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After the collapse of the dam, the water recedes, but the destruction remains

After the collapse of the dam, the water recedes, but the destruction remains

Even four weeks after the collapse of the Cachuca Dam, the consequences are still evident all around. Even if the water recedes – there is a picture of destruction everywhere.

It has been a month since the destruction of the Russian-controlled Kakhovka Dam in southern Ukraine, which flooded large parts of the Kherson region. The disaster forced thousands to flee and raised fears of an environmental catastrophe.

A month later, the waters dried up, but left a trail of destruction. Many locals feel abandoned, like 86-year-old Nadia Yefremova from Afanasyevka: “Officials say the water no longer flows – so we have to deal with the consequences ourselves. We need money for that! Whoever does it for free.. .”

Outside, the ground that had receded from the water was now a dark brown and consisted of dead grass and mud. Harvest is ruined. The United Nations and aid organizations are present in the area, but the effects of the dam collapse and flooding will be felt for months, if not years.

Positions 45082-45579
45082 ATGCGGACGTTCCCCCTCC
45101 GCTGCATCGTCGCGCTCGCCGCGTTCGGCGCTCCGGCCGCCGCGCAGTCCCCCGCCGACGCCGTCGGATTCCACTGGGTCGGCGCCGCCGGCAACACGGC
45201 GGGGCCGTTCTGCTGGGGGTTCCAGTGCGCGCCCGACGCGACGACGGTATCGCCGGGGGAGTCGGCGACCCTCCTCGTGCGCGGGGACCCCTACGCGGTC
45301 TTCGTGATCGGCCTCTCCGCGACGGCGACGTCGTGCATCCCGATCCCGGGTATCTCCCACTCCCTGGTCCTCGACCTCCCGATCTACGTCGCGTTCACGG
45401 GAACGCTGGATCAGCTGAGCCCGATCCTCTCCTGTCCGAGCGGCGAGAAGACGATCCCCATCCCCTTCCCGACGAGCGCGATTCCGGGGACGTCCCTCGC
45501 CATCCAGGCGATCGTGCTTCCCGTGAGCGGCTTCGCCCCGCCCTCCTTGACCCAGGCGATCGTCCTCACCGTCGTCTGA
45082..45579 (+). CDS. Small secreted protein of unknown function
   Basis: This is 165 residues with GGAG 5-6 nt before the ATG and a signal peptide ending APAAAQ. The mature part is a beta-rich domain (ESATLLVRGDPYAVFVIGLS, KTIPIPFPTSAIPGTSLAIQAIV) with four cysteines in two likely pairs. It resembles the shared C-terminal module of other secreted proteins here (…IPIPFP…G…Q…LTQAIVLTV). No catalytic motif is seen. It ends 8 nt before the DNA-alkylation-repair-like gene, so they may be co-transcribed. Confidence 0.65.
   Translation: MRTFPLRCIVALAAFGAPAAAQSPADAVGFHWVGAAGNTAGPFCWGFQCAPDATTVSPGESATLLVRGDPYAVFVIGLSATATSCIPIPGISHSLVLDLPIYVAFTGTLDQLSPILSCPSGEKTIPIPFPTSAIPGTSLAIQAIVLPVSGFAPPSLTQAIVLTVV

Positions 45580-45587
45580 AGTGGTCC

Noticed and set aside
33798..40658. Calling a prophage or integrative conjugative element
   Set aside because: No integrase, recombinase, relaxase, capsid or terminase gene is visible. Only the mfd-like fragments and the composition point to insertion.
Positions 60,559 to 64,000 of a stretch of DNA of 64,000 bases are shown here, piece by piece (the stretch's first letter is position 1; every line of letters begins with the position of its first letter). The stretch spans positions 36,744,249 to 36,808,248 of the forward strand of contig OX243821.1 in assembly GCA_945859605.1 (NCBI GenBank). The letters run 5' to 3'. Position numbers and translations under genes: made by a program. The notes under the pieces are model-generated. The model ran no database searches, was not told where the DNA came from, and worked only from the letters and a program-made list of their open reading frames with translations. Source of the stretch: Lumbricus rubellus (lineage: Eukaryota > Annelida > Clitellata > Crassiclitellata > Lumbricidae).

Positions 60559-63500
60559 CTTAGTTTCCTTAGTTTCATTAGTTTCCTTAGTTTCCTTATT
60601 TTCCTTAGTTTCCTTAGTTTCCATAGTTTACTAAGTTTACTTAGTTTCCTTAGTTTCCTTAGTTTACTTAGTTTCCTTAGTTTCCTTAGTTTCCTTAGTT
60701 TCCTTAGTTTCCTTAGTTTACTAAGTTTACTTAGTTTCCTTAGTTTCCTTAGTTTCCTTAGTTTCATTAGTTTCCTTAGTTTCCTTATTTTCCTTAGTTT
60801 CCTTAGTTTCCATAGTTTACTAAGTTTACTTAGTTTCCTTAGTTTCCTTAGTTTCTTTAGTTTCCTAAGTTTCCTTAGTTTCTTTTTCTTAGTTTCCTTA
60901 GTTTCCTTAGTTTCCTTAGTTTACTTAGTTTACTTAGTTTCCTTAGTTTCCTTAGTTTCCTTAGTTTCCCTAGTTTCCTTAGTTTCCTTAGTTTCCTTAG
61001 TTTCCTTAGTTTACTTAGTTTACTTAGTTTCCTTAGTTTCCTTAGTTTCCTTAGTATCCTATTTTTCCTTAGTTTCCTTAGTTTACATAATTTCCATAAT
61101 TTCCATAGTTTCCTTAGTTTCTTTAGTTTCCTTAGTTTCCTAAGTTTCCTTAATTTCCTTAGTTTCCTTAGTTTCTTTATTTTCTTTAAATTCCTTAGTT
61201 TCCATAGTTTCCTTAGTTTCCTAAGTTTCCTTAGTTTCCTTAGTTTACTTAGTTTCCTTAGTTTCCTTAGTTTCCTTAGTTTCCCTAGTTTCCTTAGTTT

The tense situation around the Zaporizhia nuclear power plant

The situation in Zaporizhia remains tense. Kiev and Moscow accuse each other of planning an attack on the nuclear power plant. The UN’s nuclear safety agency, the International Atomic Energy Agency, has called for better access after President Zelensky accused Moscow of planting explosives on the roofs of several nuclear power plants.

Meanwhile, the Ministry of Defense in Moscow announced that Russian forces attacked three groups of the Ukrainian army near Bakhmut. However, there are conflicting reports of fighting in the area. Kyiv claims to have had partial success.

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